MIT’s Technology Review gives us a glimpse of the future in an article about Microsoft’s tactile interface experiments.
Multi-touch and motion-sensing devices have recently emerged from research labs, offering new ways to operate computers. Microsoft’s experimental tactile interface takes things further still, letting users interact by squashing, stretching, rolling, or rubbing.
Basically, using magnetic sensors to detect and track disturbances in a magnetic fluid or ferrous material suspended in a fluid held in a bladder, input can be obtained from a user by shaping or prodding the bladder, which can be used for a variety of purposes from simple pressure input to 3D sculpting. Feedback is possible by applying a current that pushes back against the fluid.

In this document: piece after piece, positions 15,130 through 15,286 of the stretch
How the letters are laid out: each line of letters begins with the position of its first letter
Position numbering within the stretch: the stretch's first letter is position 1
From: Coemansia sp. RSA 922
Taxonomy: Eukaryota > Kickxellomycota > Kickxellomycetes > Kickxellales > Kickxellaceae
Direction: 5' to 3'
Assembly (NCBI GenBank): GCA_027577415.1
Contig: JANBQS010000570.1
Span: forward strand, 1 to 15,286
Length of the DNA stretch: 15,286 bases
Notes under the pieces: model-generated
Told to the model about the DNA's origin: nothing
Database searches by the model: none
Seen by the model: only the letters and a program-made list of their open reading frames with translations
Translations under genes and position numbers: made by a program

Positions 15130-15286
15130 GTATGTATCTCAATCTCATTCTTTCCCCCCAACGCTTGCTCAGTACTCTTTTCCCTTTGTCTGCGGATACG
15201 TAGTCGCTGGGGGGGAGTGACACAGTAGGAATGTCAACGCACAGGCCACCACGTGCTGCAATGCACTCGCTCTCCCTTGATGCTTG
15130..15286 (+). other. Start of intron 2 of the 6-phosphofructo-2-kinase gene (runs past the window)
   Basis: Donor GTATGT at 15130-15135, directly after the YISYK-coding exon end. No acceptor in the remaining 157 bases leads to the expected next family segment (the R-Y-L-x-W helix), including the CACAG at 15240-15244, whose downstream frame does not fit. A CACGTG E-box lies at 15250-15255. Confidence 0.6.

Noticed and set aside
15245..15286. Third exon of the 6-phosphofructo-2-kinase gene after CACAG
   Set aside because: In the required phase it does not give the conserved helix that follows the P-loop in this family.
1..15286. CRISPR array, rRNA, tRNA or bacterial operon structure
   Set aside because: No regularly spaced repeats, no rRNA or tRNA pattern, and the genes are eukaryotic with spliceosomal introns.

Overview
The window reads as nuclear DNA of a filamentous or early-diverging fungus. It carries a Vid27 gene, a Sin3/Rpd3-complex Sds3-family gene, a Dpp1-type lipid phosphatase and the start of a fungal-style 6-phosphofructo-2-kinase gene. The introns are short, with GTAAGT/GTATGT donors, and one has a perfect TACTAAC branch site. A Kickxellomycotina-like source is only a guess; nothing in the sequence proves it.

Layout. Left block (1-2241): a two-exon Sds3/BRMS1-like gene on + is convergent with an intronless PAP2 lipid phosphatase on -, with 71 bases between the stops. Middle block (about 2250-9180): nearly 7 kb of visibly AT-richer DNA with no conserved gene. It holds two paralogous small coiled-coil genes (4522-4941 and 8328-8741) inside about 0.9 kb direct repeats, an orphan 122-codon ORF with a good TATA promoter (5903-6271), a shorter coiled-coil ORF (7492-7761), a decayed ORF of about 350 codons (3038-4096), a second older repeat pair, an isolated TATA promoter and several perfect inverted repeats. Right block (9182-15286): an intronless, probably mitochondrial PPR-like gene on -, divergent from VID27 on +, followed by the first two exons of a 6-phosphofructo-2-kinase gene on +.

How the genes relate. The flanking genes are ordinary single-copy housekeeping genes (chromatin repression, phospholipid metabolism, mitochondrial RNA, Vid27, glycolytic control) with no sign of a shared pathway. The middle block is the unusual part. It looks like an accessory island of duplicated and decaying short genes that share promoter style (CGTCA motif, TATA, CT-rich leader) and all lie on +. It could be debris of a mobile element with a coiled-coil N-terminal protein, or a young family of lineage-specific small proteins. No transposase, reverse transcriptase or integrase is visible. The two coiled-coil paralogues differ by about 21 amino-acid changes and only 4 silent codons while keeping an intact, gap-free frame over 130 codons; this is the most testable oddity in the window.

The potential for such fields as animation, construction, fabrication, and medicine are tremendous, allowing for tactile feedback in the shaping and manipulation of virtual objects. I also see even greater potential for misuse in the home entertainment industry. I leave that up to your imagination.